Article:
• Formula is exactly like breastmilk. Probably pissing some people off with this one, but nothing is exactly like breastmilk. That’s like saying soy & cow’s milk are the same. Yes, formula is getting better all the time, but breastmilk will never be duplicated. I realize that some women can not nurse. I was one of them with my first baby. But, if you can, try; it really is the perfect food for baby. It’s good for Momma too. My mood was so much better, the baby & I slept better, we never had to walk the floors with her, never had to get up in the middle of the night to make a bottle, and it forced me to sit down, put my feet up, and bond with my baby every couple hours. I know some women think it’s not for them, but you won’t really know until you give it a try… it really was an amazing experience for me.
  • Start feeding the baby cereal early to get them to sleep through the night. We listened to this advice with our first-born, and maybe got an extra hour of sleep once in awhile, but in the long-run, my first-born didn’t sleep through the night until she was 14 months old. She also developed constipation issues.
  • Potty training happens like a lightswitch. Again, maybe if you are lucky enough to have one of those “easy” babies. I’ll just direct you to my post regarding my first experience with potty training here
  • Hearing family & friends tell you “I’ll be there whenever you need me!” That would be nice, huh? If every time you needed someone to take over for you at , relief would be there? Ask for help when you need it, and accept help when you get it, but don’t become reliant on it. Friends especially won’t feel as obligated as family will – but even grandparents have a life these days and won’t always be up for taking your children at the drop of a hat. Embrace those relationships that are there for you when you need them, especially ones that live physically near you. Understand that your children need YOU. Yes, you WILL need breaks and even days away from them to recharge & refocus on what’s important. If you start to feel like you can’t deal with parenthood with just your partner, then maybe it’s time to look beyond the friends & family and get some professional help. No shame in anything that helps you develop into a better, more confident & responsible parent.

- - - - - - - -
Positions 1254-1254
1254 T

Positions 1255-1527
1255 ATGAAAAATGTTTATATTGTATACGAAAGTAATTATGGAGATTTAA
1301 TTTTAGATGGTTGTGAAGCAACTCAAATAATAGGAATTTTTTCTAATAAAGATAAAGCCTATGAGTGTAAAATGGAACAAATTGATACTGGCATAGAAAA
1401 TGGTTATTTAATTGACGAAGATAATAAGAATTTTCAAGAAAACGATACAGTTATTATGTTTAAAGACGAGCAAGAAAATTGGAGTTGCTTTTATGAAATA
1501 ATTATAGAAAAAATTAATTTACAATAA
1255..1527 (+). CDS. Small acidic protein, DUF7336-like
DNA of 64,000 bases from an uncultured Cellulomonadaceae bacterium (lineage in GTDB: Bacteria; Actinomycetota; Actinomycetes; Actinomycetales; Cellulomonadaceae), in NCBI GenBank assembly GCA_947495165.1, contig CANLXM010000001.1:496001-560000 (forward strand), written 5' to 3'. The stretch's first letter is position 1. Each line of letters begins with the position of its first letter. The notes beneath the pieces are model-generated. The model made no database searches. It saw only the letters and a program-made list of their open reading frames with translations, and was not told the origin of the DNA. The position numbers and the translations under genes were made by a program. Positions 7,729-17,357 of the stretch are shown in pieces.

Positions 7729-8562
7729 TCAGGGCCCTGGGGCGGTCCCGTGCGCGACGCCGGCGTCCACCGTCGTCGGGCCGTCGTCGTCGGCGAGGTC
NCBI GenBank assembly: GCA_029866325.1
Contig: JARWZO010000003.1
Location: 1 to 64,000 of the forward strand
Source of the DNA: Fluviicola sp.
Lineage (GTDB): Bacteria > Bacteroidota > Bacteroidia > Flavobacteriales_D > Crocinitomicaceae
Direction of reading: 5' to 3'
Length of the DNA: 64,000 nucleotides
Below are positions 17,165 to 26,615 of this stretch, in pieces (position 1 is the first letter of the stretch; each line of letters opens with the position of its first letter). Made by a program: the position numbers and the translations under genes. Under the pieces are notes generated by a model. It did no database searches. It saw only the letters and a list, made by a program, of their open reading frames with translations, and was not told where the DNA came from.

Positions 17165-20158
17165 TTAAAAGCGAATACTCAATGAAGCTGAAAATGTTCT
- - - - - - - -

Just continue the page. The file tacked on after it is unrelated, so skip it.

• It gets easier. Sure, once you get to know & then survive one stage, that particular stage is easier. But, those stages last a second, then you’re onto a new challenge! And once you have another baby, every stage will be different because it’s a different baby, plus you have to deal with your older child too. I suppose it’s all relative, but “easier” to one mom may be completely different to another. Take things one day at a time, and embrace the happy, easy moments.
I certainly don’t mean to be a Debbie Downer, because most of these lies have a hint of truth to them, but the fact is – the only way to understand and truly know how to handle those first precious years of your children’s’ lives is to live it. Focus on the moment, and embrace it. Parenthood is one hell of a ride!

**Please note that I would love to hear what lies people told you before/during/after you had a baby; comment at the end of this post! If I get enough feedback, I may do a follow-up to this in the near future that will feature your comments**

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One Comment

  1. Posted October 21, 2010 at 11:01 pm | Permalink

    I always love the ‘why are you so tired? You should sleep when the baby sleeps.’ that I got from my mom. Okay. and what is my 3 y/o son going to do while I’m sleeping? He hasn’t napped in a year…
    How about the one about how nursing and snuggling them to sleep means they’d never learn to sleep on their own. Both kids my did. By themselves. No crying it out for them or us. It was a long 2 years to get to each time but it was right for us and them.
    Re: falling in love: I fell in love with my first immediately. It was amazing. My second however, I did not and the guilt about it was worse. It was a horrible pregnancy and ended with a daughter born with a syndrome. We were thrown straight from exhaustion (from said horrible pregnancy) to unending doctor visits generally involving extensive driving while hubby was up to his a$$ in extra non-negotiable hours.
    Now though, I can’t get enough of her.
    Here’s another lie – That cloth diapers are two much work. Get a big enough diaper bucket and enough diapers and it’s a snap. Thankfully hubby would usually haul the bucket to the laundry for me (all that water and poop gets heavy!) but the cost savings alone saved us. And not feeling guilty about changing the kids for every tiny pee…